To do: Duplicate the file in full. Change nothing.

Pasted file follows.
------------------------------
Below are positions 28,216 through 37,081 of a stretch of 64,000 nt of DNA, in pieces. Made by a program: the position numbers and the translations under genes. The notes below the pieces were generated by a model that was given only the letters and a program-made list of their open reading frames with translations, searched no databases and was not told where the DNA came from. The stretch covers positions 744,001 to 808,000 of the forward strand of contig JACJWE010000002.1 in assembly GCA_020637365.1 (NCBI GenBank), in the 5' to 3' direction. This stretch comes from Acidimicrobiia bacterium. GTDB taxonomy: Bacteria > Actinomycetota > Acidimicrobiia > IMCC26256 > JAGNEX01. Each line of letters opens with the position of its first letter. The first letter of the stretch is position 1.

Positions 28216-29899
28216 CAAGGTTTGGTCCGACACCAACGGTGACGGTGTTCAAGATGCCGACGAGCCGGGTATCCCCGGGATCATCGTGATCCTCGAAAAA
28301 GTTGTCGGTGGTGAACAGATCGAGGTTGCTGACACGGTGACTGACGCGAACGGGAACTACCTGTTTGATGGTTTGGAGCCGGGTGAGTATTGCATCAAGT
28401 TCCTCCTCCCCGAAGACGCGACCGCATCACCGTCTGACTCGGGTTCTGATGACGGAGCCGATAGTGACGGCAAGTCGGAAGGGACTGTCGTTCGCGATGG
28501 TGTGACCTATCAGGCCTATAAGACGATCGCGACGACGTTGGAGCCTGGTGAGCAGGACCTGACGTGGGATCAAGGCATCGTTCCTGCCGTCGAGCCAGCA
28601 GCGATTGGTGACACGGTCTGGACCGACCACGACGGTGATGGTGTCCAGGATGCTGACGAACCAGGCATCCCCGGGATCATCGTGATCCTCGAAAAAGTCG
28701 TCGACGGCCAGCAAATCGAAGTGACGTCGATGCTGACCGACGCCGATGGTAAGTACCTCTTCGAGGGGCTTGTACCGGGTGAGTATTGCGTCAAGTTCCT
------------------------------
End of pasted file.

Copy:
Below are positions 28,216 through 37,081 of a stretch of 64,000 nt of DNA, in pieces. Made by a program: the position numbers and the translations under genes. The notes below the pieces were generated by a model that was given only the letters and a program-made list of their open reading frames with translations, searched no databases and was not told where the DNA came from. The stretch covers positions 744,001 to 808,000 of the forward strand of contig JACJWE010000002.1 in assembly GCA_020637365.1 (NCBI GenBank), in the 5' to 3' direction. This stretch comes from Acidimicrobiia bacterium. GTDB taxonomy: Bacteria > Actinomycetota > Acidimicrobiia > IMCC26256 > JAGNEX01. Each line of letters opens with the position of its first letter. The first letter of the stretch is position 1.

Positions 28216-29899
28216 CAAGGTTTGGTCCGACACCAACGGTGACGGTGTTCAAGATGCCGACGAGCCGGGTATCCCCGGGATCATCGTGATCCTCGAAAAA
28301 GTTGTCGGTGGTGAACAGATCGAGGTTGCTGACACGGTGACTGACGCGAACGGGAACTACCTGTTTGATGGTTTGGAGCCGGGTGAGTATTGCATCAAGT
28401 TCCTCCTCCCCGAAGACGCGACCGCATCACCGTCTGACTCGGGTTCTGATGACGGAGCCGATAGTGACGGCAAGTCGGAAGGGACTGTCGTTCGCGATGG
28501 TGTGACCTATCAGGCCTATAAGACGATCGCGACGACGTTGGAGCCTGGTGAGCAGGACCTGACGTGGGATCAAGGCATCGTTCCTGCCGTCGAGCCAGCA
28601 GCGATTGGTGACACGGTCTGGACCGACCACGACGGTGATGGTGTCCAGGATGCTGACGAACCAGGCATCCCCGGGATCATCGTGATCCTCGAAAAAGTCG
28701 TCGACGGCCAGCAAATCGAAGTGACGTCGATGCTGACCGACGCCGATGGTAAGTACCTCTTCGAGGGGCTTGTACCGGGTGAGTATTGCGTCAAGTTCCT